The Path is the Journey, video, 2009
Shot during a residency in Copenhagen, this video meditates on what is local and what it means to pay attention to place. An eleven-year-old boy leaves home, wondering about his place in the world. He finds bright yellow plums growing wild on the edge of his neighborhood and decides to pick them. Returning home alone, he makes jam out of them, and when he is done he leaves home to begin again. Without dialogue, the video has two voiceovers by the boy and two by his mother; the texts are from Kierkegaard, the Danish existential philosopher who lived his whole life in Copenhagen. They pose the question of how far beyond home you must go to find truth.
The Loneliest Fruit in World, video, 2010
While in a residency in Tromsø, Norway, 200 miles above the arctic circle, we became fascinated by arctic berries. The lingonberry, the salmonberry and the blueberry grow without any human involvement and for a few short weeks become the site of intense activity as people come to pick them. Against a beautiful, spare landscape peppered with tiny blueberries, the video follows a group of Norwegians who while picking negotiate the relation between solitude, gleaning and company. Following the berries, one gleaner leaves the group and has to decide whether to continue on her own path or re-join the group.
Love Apples, public art project with Islands of LA, 2008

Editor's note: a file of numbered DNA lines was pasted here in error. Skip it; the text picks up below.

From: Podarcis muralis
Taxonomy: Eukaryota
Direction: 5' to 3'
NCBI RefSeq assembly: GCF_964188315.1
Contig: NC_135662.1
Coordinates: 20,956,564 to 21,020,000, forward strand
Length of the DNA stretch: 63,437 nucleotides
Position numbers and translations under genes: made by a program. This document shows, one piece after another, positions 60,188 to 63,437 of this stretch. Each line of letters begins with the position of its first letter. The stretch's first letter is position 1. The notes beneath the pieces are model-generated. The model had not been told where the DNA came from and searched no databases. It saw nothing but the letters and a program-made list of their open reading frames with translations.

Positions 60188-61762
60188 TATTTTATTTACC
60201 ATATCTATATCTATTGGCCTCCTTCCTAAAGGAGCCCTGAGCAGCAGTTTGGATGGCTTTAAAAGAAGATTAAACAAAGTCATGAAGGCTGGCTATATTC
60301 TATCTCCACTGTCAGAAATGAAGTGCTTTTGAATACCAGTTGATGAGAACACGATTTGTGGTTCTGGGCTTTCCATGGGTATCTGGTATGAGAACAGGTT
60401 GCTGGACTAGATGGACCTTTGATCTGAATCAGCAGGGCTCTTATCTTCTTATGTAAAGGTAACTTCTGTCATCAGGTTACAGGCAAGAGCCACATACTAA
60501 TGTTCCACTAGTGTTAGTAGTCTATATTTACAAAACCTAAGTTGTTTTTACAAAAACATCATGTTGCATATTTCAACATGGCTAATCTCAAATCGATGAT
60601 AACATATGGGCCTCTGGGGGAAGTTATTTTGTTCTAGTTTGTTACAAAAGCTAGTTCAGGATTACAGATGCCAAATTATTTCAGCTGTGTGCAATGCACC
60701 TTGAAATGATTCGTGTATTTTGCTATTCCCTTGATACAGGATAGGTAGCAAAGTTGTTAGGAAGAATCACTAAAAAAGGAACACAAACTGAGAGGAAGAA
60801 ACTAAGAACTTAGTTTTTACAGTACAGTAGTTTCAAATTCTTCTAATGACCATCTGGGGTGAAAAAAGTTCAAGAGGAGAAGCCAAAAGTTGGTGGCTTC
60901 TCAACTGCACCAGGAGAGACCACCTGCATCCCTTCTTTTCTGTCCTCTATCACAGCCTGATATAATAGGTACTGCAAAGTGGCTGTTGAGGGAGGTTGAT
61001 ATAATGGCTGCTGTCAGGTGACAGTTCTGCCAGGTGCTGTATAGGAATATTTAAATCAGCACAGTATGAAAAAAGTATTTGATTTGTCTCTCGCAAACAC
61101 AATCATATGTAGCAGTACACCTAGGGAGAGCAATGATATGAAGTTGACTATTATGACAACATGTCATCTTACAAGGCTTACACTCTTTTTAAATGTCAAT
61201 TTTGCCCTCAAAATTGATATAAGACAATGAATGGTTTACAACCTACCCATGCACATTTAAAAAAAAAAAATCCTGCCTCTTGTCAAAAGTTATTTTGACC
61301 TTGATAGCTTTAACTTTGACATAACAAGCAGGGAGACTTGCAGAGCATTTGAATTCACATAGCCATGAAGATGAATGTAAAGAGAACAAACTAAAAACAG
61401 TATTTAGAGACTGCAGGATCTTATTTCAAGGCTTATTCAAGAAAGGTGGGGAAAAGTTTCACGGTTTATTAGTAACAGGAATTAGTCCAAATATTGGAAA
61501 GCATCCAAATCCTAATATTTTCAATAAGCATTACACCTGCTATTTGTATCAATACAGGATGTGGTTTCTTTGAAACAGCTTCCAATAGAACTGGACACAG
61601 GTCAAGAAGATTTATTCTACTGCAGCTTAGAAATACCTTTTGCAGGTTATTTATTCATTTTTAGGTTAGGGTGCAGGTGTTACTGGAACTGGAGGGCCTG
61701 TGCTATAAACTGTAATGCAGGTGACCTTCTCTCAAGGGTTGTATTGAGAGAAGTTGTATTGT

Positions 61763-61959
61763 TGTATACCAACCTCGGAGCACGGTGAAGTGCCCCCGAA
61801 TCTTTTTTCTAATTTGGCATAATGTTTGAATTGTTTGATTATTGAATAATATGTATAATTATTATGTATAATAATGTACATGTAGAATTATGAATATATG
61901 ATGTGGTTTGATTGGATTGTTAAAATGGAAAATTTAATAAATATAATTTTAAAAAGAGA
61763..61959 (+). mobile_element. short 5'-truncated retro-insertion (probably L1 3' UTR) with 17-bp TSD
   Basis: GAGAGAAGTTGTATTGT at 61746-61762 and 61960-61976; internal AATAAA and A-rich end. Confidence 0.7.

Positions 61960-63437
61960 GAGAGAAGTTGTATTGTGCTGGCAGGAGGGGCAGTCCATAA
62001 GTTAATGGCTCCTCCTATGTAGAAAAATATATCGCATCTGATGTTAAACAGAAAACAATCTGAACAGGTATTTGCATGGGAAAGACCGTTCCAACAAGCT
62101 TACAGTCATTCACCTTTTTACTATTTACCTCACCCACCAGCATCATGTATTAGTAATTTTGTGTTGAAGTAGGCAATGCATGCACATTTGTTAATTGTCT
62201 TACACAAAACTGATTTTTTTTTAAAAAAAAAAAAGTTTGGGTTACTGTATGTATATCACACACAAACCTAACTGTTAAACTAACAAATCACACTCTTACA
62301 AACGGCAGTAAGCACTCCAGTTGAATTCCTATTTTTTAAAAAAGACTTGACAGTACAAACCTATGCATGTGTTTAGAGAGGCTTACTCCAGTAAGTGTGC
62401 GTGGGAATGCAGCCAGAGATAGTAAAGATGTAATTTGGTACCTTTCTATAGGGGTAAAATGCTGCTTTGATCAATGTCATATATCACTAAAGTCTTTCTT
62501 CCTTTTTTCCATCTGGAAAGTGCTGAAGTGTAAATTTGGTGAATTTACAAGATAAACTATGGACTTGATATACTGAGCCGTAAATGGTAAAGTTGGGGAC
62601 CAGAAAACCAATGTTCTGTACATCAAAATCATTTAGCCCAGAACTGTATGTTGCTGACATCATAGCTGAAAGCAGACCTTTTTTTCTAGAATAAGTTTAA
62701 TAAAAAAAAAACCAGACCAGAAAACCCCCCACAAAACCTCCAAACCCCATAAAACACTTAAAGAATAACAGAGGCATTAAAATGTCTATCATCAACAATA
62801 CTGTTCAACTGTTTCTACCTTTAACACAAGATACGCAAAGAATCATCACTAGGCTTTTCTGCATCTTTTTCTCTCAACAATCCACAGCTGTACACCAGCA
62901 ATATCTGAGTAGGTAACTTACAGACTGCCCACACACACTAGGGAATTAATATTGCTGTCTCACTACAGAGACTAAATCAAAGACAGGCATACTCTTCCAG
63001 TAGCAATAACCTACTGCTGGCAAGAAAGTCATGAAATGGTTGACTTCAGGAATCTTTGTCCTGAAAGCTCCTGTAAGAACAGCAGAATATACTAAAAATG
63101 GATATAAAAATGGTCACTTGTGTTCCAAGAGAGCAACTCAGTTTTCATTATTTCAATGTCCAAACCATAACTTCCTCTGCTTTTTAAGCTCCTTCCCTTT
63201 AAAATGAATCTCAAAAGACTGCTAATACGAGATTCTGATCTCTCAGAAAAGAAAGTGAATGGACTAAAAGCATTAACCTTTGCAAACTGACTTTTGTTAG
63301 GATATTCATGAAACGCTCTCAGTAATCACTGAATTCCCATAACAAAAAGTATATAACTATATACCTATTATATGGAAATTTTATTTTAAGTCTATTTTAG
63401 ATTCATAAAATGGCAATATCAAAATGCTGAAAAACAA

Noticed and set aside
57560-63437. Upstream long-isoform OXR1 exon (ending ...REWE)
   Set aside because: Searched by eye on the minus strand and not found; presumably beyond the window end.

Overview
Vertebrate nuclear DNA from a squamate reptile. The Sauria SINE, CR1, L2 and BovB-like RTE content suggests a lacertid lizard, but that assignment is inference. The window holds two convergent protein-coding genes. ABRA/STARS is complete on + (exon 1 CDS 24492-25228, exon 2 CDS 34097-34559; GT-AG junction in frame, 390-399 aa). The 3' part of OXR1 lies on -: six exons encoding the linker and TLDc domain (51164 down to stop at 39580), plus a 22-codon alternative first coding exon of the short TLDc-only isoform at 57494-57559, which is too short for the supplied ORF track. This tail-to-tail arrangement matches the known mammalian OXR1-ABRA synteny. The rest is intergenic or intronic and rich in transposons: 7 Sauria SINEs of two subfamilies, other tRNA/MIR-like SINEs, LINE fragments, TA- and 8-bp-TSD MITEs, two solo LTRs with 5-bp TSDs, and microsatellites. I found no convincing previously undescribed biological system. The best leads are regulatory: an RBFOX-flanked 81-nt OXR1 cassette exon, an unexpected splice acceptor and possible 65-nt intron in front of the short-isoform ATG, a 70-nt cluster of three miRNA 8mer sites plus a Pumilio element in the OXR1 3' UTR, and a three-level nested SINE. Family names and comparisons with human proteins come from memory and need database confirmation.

An installation of seventy tomato plants on twelve traffic islands in LA, carefully tracked to see which thrive and which perish, à la Survivor, and then harvested in a public festival in August. “Love Apples” is an early European name for the tomato, which was considered an aphrodisiac. Our tomatoes were planted on unoccupied and irrigated public space, and nothing was destroyed or removed in placing them. The project was a test of the definition and use of public space in the city of Los Angeles, imagining new ways in which such spaces could be utilized for the enjoyment of all. Visitors were asked to sample but not hoard any tomatoes they find in public. To encourage people to explore the city’s forgotten spaces, a complete map was released in the final weeks of the project. Love Apples was a collaboration between Islands of LA (islandsofla.org) and Fallen Fruit.